The fall of “augustinian adam”: Original fragility and supralapsarian purpose

Zygon 47 (4):949-969 (2012)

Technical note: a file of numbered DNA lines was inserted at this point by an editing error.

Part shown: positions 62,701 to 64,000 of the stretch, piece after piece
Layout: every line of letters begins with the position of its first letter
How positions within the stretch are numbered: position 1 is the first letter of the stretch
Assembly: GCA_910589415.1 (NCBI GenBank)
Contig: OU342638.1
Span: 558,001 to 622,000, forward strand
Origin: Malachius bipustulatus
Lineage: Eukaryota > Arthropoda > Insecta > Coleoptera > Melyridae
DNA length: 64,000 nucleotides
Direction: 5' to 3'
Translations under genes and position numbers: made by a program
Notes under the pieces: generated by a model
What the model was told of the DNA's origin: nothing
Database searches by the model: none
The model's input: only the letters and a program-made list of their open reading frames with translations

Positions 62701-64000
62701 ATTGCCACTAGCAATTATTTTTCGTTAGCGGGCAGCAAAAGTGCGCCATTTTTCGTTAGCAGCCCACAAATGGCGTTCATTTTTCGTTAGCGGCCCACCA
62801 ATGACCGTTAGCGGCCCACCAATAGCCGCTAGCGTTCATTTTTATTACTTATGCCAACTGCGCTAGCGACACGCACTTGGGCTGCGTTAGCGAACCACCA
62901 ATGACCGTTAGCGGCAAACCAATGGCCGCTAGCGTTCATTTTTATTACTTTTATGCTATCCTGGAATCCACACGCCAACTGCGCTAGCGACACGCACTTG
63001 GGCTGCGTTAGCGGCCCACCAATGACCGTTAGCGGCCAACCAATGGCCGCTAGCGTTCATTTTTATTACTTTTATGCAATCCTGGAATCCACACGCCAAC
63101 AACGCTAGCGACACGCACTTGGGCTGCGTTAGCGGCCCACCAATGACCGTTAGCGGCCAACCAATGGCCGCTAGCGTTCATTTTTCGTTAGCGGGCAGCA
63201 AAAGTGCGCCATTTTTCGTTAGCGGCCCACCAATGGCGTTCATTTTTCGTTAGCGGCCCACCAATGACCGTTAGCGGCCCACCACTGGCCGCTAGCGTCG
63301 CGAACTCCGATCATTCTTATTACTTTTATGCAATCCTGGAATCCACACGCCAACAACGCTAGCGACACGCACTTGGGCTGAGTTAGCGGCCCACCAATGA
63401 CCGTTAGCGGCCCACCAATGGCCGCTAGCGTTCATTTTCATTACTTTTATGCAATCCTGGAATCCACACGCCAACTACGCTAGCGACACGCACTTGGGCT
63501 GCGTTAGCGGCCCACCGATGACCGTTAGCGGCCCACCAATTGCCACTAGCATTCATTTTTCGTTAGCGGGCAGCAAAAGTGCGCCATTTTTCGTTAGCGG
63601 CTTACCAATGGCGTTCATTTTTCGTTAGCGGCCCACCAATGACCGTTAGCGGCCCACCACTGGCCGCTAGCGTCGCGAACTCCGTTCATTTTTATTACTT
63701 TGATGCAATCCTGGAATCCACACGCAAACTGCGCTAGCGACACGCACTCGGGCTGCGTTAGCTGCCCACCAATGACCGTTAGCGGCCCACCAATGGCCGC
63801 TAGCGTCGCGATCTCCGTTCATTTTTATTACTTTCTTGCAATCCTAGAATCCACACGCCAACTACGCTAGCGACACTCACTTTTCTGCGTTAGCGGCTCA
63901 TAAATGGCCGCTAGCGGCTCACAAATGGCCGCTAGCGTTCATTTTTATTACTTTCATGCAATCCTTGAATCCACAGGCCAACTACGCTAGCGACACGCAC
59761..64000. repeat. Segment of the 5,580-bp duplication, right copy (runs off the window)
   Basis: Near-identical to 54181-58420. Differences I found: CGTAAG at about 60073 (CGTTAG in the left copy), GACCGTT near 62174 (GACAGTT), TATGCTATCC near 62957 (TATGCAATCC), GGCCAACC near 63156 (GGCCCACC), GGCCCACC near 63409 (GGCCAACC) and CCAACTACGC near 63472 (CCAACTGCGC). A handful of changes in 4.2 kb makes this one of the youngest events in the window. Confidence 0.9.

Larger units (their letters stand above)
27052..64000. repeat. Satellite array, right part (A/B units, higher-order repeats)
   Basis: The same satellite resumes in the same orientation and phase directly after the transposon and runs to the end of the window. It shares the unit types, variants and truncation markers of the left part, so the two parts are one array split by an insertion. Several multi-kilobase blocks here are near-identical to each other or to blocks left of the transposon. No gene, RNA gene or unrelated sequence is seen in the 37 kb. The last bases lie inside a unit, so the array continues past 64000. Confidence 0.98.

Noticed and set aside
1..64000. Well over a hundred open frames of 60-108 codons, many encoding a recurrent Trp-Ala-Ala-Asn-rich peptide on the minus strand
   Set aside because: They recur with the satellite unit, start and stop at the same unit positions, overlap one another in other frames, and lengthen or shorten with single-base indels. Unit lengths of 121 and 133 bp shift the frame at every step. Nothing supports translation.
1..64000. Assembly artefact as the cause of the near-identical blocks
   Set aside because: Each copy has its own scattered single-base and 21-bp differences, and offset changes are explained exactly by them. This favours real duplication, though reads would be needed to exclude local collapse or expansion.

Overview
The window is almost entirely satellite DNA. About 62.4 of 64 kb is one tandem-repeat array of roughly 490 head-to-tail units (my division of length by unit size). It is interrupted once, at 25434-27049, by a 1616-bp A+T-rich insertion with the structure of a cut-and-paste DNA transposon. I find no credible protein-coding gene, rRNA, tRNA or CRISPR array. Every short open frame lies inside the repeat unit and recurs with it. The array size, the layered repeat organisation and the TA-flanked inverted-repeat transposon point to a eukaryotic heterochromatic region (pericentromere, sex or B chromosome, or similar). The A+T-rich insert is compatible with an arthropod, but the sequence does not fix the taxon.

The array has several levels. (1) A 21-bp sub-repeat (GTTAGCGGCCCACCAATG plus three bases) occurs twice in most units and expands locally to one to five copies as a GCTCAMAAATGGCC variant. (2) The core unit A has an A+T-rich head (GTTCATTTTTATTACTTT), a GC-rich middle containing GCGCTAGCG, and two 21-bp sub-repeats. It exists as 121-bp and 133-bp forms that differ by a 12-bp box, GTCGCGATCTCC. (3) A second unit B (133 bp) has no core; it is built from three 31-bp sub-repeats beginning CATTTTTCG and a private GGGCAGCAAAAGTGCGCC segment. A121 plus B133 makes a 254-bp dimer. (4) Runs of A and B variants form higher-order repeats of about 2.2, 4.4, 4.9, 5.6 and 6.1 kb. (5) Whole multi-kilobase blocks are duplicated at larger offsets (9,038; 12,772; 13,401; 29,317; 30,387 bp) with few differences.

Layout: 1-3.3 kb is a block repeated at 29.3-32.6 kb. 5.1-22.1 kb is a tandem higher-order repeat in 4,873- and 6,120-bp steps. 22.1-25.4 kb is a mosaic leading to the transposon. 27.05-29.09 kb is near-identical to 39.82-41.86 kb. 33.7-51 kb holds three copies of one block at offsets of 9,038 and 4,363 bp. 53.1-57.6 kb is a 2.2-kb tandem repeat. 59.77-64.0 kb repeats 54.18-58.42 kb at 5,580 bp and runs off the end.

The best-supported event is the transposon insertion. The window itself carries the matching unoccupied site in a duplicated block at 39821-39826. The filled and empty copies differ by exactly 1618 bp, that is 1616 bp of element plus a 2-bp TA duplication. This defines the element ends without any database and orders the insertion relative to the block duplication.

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The essay is framed by conflict between Christianity and Darwinian science over the history of the world and the nature of human personhood. Evolutionary science narrates a long prehuman geological and biological history filled with vast amounts, kinds, and distributions of apparently random brutal and pointless suffering. It also strongly suggests that the first modern humans were morally primitive. This science seems to discredit Christianity's common meta-narrative of the Fall, understood as a story of Paradise Lost. The author contends that this Augustinian story and its character of Adam as endowed with superhuman gifts, and yet as so fragile as to fall, as claimed, is implausible, at any rate, even apart from science. He proposes that Christians consider adopting a Supralapsarian metaphysics of divine purpose supported by the intuitions of Irenaeus, who depicted the first human beings as comparable to innocent, but morally undeveloped children. In this approach the existence of evils is part of the divine plan to "defeat" them in and through the Incarnation, Atonement, and Resurrection of Christ. Putting an "Irenaean Adam" in place of the "Augustinian" counterpart may not remove conflict with science completely, but at least reduces it, and leads to a Christian narrative that is more plausible, in the light of science.


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